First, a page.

Science sociale, science morale ? Note sur la pénétration de l’économie dans la pensée juridique française au XIXe siècle

Thursday 1 January 2004 by Mikhail Dorel Xifaras

Heinz Mohnhaupt & Jean-François Kervégan (eds.) Droit, philosophie, économie, à paraître 2004
Klostermann, coll. Ius Commune, Frankfurt/Main

For the contemporary civilian jurisprudence, representation is the essence of mandate (agency). But the classical theory considers that the mandate differs from the hiring of industry or of service by the fact that it is free of charge. In France, in the middle of the 19th Century, the quarrel wasis raging between the tenants of each of these two theories. This quarrel illustrated the historical signification of the birth of the Economic Analysis of Law, the french version of the anglo-saxon Law and Economics. The study of the quarrel shows the penetration of the categories of the economical science into the legal dogmatic: a general conception of the value of work based in its material utility takes the place of a definition of the value of work based in its liberal or mechanic nature. In other words, the classical thesis proposes a justification of wage-earning based on the neo-stoician principles of a moral hierarchy of the human activities that contradicts the principles of modern law. The modern thesis does not take the posture of a practical or scientific refusal of any moral science of law; it considers itself as a moral science as well, but superior to the one it fights. It gives way to the modern principles of freedom of work and equality of workers, but fails to justify the relation of subordination inherent to the hiring of industry and more even to the hiring of service. Wage-earning is still waiting for its full justification. This paper follows the one on the Ecole de l’Exegese. It attempts at presenting the lines of force of a future conceptual history of the modern doctrine which would take into consideration the conceptual productions immanent to the legal phenomenon. Here is the point were the opposition between industrialism and spiritualism, both being the modern figures of the moral science of law, may be observed.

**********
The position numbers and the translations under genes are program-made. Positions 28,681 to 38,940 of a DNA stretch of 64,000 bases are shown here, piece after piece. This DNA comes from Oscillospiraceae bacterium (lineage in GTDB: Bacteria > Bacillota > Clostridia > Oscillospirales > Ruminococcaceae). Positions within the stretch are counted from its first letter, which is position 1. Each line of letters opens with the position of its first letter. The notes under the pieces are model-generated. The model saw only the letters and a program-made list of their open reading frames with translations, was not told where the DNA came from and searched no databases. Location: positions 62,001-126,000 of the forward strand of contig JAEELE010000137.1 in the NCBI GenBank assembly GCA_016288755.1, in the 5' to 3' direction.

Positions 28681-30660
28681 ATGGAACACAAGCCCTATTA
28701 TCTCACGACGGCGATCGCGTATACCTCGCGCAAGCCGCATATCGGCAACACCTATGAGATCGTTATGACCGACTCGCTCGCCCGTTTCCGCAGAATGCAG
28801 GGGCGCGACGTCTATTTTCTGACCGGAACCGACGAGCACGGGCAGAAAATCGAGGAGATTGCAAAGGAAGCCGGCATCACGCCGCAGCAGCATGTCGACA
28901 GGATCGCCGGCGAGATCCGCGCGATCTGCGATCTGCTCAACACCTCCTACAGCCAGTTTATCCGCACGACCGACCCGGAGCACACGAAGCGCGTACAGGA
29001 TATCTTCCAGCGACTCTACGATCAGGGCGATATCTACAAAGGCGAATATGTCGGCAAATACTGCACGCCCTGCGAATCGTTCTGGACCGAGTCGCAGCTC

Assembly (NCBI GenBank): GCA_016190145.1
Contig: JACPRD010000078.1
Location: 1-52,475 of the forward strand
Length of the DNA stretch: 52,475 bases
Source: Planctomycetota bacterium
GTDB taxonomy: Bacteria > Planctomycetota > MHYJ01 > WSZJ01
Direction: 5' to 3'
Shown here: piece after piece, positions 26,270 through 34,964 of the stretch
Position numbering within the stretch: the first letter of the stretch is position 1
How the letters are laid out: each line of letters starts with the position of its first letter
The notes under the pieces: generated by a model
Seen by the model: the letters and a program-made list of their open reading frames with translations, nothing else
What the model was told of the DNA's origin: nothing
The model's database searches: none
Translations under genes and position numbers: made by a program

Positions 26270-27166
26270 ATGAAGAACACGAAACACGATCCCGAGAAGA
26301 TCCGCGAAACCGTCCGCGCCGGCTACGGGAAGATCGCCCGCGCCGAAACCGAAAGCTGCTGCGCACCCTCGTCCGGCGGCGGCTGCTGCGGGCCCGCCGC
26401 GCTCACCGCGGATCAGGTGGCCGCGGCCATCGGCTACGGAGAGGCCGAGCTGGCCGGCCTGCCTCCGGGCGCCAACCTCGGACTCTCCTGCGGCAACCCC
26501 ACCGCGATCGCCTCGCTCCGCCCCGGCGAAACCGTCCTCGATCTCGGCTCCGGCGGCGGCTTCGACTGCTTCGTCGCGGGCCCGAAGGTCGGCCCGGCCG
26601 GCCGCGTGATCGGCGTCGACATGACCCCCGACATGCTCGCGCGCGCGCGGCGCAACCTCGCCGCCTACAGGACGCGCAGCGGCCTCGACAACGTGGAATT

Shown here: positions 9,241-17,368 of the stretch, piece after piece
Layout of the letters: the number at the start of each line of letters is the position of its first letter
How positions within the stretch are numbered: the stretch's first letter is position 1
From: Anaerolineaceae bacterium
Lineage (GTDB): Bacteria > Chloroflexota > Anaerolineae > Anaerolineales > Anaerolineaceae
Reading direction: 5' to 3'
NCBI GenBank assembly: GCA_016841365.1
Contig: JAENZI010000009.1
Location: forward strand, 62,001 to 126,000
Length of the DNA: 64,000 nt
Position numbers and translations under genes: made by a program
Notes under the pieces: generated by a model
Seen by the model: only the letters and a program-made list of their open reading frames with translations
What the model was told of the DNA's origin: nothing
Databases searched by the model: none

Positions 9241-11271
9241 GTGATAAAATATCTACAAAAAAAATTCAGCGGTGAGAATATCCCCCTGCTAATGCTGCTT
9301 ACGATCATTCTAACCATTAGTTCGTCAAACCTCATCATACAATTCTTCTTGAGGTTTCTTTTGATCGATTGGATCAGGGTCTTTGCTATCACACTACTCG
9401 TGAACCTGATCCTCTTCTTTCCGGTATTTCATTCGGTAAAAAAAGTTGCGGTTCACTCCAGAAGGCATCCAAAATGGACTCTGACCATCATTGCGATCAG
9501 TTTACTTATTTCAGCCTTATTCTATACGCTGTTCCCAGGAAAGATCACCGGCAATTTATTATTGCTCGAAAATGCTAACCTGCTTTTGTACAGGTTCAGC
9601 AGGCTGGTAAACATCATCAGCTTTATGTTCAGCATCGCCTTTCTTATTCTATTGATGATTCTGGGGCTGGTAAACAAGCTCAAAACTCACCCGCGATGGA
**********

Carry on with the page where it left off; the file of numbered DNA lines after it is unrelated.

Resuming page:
Mikhail Xifaras, Science sociale, science morale?

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